The restoration of the temple reflects Qing court policy. The Temple of True Victory was erected upon the conclusion of the First Jinchuan Campaign, Qianlong’s war with Tibetan or Gyalrong-speaking tribes in western Sichuan.[67] That a Buddhist temple should be erected right next to one that celebrated the purported military successes of the empire indeed shows that the court continued to rely on Buddhism, so important in the Qing’s new Western possessions, to mediate its relationship with the Tibetans and Mongols, and that inscribed steles played an important part in that process.

Yet the steles were also part of a larger project of producing Buddhist texts at court. As early as 1742, Qianlong’s Buddhist teacher Rolpai Dorje (1717–1786)[68] headed the project to translate the Tanjur from Tibetan to Mongolian, a project that finished shortly before the Fragrance of the Teaching Temple steles were erected.[69] Translation of sutras into Manchu had evidently begun already at this time, although the most famous project of Manchu Buddhist translation, that of the Kanjur, dates to a few decades later. Buddhist terminology in Manchu was created as a result, but at the time of the erection of the Fragrance of the Teaching Temple steles, that terminology was not yet well established.

An archival document shows that before the stele was carved, officials in the Grand Council revised the wording of the Manchu text. The document implies that at least parts of the Manchu text were translated from Mongolian. The document gives a hint of the process by which multilingual stele were produced at the Qianlong court.

An official—Fuheng (1721–1770)?[70]—memorialized (Qianlong 14/11/23, 1750/1/1) the throne and remarked on a few errors that had crept into the text that was to be inscribed on the stele at Fragrance of the Teaching Temple.[71] Fuheng, if it was him, had been ordered by Qianlong to look over the text that was to be carved onto the stele. He found several problems relating to how Mongolian Buddhist vocabulary had been rendered into Manchu. The names of Buddhist deities had been carried over into Manchu with their Mongolian pronunciation nearly intact. But just as obvious Chinese loans in Manchu were a problem, so were obviously Mongolian loans.[72] Fuheng wrote:

Acting on an edict. Upon examination, [it was found that] the expression kiciyenggui [i.e., Mo. kičiyenggüi] has been translated as kicen “effort” [< Skt. vīrya, corresponding to Ch. jing[73]] in the Manchu-language versions of the sutras. [In the text to be inscribed] on the stele at the Fragrance of the Teaching Temple, it has been erroneously written as kiciyangkui. [I,] your official fixed it as kicen according to the translated sutras and pasted it on a yellow slip.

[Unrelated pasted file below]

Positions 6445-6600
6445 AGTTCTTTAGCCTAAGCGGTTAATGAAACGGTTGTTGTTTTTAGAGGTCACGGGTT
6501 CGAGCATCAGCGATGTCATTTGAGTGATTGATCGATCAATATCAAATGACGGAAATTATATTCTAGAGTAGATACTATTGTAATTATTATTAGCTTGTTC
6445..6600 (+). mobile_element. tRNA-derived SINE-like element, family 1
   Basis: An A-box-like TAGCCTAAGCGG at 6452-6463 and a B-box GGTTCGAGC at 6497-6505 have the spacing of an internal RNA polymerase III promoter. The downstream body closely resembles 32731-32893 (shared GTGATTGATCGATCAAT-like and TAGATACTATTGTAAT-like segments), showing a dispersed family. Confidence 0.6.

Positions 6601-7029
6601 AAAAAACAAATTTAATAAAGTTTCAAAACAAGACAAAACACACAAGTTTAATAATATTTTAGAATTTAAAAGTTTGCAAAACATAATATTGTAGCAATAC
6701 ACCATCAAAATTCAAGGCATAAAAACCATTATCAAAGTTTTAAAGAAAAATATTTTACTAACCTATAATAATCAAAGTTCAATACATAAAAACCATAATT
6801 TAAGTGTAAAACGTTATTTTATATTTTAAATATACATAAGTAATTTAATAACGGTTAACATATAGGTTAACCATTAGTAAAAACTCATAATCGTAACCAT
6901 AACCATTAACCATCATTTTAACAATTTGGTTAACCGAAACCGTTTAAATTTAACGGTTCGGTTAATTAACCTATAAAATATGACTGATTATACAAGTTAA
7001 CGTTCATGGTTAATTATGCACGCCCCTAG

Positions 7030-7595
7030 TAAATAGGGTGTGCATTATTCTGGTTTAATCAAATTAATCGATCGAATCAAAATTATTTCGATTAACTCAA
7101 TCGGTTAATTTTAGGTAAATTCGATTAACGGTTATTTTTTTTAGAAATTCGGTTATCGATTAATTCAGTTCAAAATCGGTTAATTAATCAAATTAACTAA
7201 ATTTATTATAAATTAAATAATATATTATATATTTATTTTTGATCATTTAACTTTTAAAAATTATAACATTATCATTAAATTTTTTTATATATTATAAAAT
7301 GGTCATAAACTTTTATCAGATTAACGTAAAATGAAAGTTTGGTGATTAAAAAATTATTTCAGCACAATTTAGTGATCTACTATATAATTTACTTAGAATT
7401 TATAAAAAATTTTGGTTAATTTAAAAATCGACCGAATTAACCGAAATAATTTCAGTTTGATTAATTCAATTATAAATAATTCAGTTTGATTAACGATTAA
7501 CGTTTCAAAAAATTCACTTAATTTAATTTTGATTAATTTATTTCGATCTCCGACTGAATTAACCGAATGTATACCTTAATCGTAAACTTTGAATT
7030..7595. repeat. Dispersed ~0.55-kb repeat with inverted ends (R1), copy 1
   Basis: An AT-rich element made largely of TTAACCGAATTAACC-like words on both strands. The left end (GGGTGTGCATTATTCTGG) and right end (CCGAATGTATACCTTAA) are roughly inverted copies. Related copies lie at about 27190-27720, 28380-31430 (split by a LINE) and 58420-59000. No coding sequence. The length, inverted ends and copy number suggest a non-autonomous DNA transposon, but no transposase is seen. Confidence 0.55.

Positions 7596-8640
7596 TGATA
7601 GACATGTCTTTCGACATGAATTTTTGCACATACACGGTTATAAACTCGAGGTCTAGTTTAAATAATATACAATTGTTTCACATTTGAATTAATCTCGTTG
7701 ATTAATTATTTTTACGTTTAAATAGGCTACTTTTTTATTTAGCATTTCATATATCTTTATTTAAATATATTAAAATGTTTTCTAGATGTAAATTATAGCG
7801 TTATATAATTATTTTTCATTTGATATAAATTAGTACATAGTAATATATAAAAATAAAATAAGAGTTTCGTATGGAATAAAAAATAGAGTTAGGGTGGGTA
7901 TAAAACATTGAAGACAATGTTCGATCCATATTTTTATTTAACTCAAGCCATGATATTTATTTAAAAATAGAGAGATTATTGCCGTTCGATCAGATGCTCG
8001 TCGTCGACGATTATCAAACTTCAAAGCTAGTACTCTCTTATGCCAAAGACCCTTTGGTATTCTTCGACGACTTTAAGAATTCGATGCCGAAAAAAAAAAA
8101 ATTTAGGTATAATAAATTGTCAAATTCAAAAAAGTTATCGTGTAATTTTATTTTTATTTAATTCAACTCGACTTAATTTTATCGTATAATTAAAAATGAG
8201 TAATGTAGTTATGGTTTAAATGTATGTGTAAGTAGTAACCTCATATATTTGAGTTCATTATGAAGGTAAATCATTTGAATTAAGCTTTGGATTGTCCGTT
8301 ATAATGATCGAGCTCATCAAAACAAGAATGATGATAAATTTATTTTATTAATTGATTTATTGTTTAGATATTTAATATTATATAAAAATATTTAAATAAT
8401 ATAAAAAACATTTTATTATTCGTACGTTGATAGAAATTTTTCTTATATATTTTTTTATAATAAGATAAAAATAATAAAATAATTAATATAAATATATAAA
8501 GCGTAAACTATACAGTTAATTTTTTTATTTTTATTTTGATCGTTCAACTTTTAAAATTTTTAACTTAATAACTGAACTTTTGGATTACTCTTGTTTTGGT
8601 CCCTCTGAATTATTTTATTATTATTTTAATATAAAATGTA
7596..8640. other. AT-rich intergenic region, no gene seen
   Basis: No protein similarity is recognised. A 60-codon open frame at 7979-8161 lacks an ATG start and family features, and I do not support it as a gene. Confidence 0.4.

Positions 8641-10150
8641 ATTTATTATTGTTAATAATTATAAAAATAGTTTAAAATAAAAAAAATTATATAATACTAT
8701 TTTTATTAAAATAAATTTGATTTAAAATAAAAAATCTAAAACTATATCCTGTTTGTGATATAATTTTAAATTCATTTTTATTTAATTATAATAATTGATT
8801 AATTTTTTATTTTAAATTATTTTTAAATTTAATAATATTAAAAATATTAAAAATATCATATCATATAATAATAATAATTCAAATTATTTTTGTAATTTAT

Besides, examining it again, [it was found] that in the Manchu-language version of the sutras, in order to give an equivalent for bodisadu and mahasadu, the words had been repeated as in the Mongolian original. Taken separately, bodisadu translates as fusa and mahasadu as “great fusa” (amba fusa) [i.e. Mahāsattva]. The text of the stele contains the expression binwat gaijara bodisadu, “Bodhisattva who obtains binwat.” Even though binwat,“alms” [from Mo. binvad and ultimately from Skrt. pinda-pāta][74] does not have a Manchu translation, [the expression] can be written as “The fusa who obtains the binwat of truth.” Continuing to write bodisadu is not appropriate. I establish fusa for bodisadu and paste it on a yellow slip, respectfully passing it along for consideration.

hese be dahame, kiciyenggui sere gisun be baicaci, manjurame ubaliyambuha nomun de, kiciyenggui be kicen seme ubaliyambuha, šajingga wangga juktehen-i eldengge wehei bithei dorgi, kiciyangkui seme arahangge tašarahabi, amban be manjurame ubaliyambuha [nomun]-i gisun-i songkoi kicen seme dasafi suwayan afahari latubuhaci tulgiyen, geli baicaci, manjurame ubaliyambuha nomun de, bodisadu mahasadu be holbome araci, an-i monggo hergen-i songkoi bodisadu mahasadu seme arambi, aika faksalame araci, bodisadu be fusa, mahasadu be amba fusa seme ubaliyambuhabi, ere eldengge wehei bithei dorgi binwat gaijara bodisadu sere gisun be, binwat udu manju gisun-i ubaliyambuhakū bicibe giyan-i binwat gaijara fusa seme araci acambi, kemuni bodisadu seme arahangge, inu acanarakū, bodisadu be jusa seme dasafi, suwayan afahari latubufi suwaliyame gingguleme tuwabume wesimbuhe,

To avoid divergent translations such as the one on the stele, Qianlong agreed with the memorialist that “all Mongolian- and Tibetan-script expressions that have not been translated in the Manchu-language version of the sutras shall be sent to Prince Zhuang of the First Rank [i.e., Yūn lu 允祿 (1695–1767)], who will translate them together with the living Buddha [i.e., Rolpai Dorje]” (manjurame ubaliyambuha nomun de bisire ubaliyambuhakū monggo, tanggūt hergen-i gisun be, tob cin wang de afabufi, janggiya kūtuktu-i[75] emgi inu manjurame ubaliyambukini).[76]